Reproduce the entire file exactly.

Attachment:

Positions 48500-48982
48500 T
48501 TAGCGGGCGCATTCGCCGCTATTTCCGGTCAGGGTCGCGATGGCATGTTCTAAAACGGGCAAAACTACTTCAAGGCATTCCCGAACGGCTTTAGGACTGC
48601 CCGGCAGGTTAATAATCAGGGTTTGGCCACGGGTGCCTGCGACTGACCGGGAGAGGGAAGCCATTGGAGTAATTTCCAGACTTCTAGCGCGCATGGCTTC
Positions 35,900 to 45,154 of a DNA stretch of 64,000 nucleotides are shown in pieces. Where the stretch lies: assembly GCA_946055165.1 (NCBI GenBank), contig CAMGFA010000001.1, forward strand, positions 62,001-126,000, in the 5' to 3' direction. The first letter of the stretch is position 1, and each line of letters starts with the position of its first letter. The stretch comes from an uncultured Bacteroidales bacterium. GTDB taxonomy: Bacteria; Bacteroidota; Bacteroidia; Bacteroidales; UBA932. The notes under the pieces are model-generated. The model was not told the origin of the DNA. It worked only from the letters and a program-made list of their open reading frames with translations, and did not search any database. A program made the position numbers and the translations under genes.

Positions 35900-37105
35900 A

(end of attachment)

Positions 48500-48982
48500 T
48501 TAGCGGGCGCATTCGCCGCTATTTCCGGTCAGGGTCGCGATGGCATGTTCTAAAACGGGCAAAACTACTTCAAGGCATTCCCGAACGGCTTTAGGACTGC
48601 CCGGCAGGTTAATAATCAGGGTTTGGCCACGGGTGCCTGCGACTGACCGGGAGAGGGAAGCCATTGGAGTAATTTCCAGACTTCTAGCGCGCATGGCTTC
Positions 35,900 to 45,154 of a DNA stretch of 64,000 nucleotides are shown in pieces. Where the stretch lies: assembly GCA_946055165.1 (NCBI GenBank), contig CAMGFA010000001.1, forward strand, positions 62,001-126,000, in the 5' to 3' direction. The first letter of the stretch is position 1, and each line of letters starts with the position of its first letter. The stretch comes from an uncultured Bacteroidales bacterium. GTDB taxonomy: Bacteria; Bacteroidota; Bacteroidia; Bacteroidales; UBA932. The notes under the pieces are model-generated. The model was not told the origin of the DNA. It worked only from the letters and a program-made list of their open reading frames with translations, and did not search any database. A program made the position numbers and the translations under genes.

Positions 35900-37105
35900 A